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Oncogene. 2000 Jun 1;19(24):2855-66.

Yeast homolog of human SAG/ROC2/Rbx2/Hrt2 is essential for cell growth, but not for germination: chip profiling implicates its role in cell cycle regulation.

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Department of Molecular Biology, Parke-Davis Pharmaceutical Research, Division of Warner-Lambert Company, Ann Arbor, Michigan, USA.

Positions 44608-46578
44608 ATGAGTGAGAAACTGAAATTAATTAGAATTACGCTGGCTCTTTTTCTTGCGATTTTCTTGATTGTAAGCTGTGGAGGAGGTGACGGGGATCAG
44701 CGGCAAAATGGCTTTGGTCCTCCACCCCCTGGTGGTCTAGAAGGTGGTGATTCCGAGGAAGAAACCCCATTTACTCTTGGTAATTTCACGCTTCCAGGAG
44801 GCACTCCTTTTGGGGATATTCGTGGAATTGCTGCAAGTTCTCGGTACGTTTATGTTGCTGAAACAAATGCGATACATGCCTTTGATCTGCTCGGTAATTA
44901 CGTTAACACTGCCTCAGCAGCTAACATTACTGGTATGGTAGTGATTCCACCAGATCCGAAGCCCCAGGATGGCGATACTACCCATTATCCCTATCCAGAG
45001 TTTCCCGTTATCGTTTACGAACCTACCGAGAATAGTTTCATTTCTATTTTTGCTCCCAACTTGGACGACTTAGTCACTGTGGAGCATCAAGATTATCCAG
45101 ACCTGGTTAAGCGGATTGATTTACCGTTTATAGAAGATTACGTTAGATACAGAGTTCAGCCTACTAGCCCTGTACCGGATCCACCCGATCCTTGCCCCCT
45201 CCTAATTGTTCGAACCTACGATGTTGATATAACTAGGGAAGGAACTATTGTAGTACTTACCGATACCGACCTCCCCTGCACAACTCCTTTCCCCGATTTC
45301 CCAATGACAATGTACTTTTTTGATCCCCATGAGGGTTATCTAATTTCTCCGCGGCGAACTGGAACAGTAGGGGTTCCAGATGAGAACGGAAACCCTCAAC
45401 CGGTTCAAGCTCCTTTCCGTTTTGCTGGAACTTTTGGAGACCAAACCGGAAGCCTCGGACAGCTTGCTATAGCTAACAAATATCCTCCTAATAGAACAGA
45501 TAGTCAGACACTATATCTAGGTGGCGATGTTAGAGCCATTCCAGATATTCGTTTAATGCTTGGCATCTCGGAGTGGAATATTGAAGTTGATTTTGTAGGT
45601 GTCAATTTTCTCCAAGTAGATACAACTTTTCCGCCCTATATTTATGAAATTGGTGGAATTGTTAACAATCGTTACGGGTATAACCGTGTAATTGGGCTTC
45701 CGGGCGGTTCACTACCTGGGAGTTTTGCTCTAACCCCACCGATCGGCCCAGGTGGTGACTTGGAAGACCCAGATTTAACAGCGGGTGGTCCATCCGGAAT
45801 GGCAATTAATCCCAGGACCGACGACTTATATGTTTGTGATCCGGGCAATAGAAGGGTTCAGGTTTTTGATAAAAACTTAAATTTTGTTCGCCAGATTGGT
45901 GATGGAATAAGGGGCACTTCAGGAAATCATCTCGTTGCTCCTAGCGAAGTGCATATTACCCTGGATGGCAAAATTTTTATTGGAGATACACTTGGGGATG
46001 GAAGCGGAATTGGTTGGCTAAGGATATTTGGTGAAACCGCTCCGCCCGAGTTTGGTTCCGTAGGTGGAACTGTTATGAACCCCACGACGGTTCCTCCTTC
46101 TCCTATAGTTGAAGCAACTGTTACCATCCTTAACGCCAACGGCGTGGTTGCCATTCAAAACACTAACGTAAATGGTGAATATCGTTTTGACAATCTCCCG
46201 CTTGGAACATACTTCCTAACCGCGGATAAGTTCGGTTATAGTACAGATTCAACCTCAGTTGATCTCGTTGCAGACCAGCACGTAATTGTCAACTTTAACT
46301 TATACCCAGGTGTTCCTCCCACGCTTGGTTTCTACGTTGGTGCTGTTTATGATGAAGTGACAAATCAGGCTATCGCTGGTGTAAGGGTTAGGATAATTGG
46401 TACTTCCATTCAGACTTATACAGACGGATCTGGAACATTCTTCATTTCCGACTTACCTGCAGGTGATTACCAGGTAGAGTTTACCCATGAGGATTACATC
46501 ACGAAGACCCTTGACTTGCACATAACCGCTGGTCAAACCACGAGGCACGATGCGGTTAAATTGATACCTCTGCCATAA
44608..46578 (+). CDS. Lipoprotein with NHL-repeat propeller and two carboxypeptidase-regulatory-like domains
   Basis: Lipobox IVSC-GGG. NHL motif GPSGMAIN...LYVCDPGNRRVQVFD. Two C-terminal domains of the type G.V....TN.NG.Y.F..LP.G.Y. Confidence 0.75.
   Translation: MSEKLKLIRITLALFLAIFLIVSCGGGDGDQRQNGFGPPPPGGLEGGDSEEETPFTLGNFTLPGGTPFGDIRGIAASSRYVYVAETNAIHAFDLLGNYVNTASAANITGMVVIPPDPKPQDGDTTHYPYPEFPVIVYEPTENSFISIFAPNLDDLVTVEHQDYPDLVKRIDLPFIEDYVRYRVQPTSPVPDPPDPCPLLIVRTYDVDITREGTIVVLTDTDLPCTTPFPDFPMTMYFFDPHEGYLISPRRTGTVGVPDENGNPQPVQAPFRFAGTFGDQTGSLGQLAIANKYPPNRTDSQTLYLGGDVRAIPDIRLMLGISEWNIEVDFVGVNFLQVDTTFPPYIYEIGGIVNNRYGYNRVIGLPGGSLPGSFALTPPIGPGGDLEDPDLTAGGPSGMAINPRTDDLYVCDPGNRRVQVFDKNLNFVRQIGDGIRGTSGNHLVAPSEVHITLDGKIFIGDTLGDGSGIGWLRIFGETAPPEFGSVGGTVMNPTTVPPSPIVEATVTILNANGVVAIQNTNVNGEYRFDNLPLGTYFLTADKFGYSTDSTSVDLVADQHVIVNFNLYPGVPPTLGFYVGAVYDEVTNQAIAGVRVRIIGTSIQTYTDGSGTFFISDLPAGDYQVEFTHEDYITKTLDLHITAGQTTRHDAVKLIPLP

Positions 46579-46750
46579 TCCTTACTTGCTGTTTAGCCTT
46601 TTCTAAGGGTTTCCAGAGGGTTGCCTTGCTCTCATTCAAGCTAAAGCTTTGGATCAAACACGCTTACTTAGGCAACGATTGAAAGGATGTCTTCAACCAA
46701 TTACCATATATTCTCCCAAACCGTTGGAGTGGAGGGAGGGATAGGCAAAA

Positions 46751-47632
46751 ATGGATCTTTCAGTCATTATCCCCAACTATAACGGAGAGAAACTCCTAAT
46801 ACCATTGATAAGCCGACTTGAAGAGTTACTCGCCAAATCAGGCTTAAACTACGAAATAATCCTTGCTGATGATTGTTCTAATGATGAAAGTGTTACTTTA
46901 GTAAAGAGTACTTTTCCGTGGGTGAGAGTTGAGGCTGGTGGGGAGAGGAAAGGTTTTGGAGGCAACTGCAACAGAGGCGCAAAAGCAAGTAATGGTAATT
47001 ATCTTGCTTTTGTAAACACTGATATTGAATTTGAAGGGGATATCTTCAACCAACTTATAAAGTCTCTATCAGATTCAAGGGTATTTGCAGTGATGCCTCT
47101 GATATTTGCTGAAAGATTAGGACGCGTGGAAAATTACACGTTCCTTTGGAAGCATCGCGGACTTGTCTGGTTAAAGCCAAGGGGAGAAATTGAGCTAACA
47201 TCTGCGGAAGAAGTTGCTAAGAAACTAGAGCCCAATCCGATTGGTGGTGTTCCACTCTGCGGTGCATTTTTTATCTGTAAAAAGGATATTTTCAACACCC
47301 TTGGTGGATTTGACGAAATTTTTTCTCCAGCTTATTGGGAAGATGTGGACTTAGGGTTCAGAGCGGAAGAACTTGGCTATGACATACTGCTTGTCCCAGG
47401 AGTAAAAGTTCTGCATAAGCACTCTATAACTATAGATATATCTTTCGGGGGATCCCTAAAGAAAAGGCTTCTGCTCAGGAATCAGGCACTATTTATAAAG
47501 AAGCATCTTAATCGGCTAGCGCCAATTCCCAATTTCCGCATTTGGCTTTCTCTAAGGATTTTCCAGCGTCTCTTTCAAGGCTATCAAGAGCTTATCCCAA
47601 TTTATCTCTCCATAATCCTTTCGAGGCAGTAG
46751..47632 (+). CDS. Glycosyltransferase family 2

In an attempt to understand the signaling pathway mediating redox-induced apoptosis, we cloned SAG, an evolutionarily conserved zinc RING finger gene that, when overexpressed, protects cells from apoptosis induced by redox agents. Here we report functional characterization of SAG by the use of yeast genetics approach. Targeted disruption of ySAG, yeast homolog of human SAG, and subsequent tetrad analysis revealed that ySAG is required for yeast viability. Complementation experiment showed that the lethal phenotype induced by the ySAG deletion is fully rescued by wildtype SAG, but not by several hSAG mutants. Complementation experiment has also confirmed that ySAG is essential for normal vegetative growth, rather than being required for sporulation. Furthermore, cell death induced by SAG deletion was accompanied by cell enlargement and abnormal cell cycle profiling with an increased DNA content. Importantly, SAG was found to be the second family member of Rbx (RING box protein) or ROC (Regulator of cullins) or Hrt that is a component of SCF E3 ubiquitin ligase. Indeed, like ROC1/Rbx1/Hrt1, SAG binds to Cul1 and SAG-Cul1 complex has ubiquitin ligase activity to promote poly-ubiquitination of E2/Cdc34. This ligase activity is required for complementation of death phenotype induced by ySAG disruption. Finally, chip profiling of the entire yeast genome revealed induction of several G1/S as well as G2/M checkpoint control genes upon SAG withdrawal. Thus, SAG appears to control cell cycle progression in yeast by promoting ubiquitination and degradation of cell cycle regulatory proteins. Oncogene (2000) 19, 2855 - 2866

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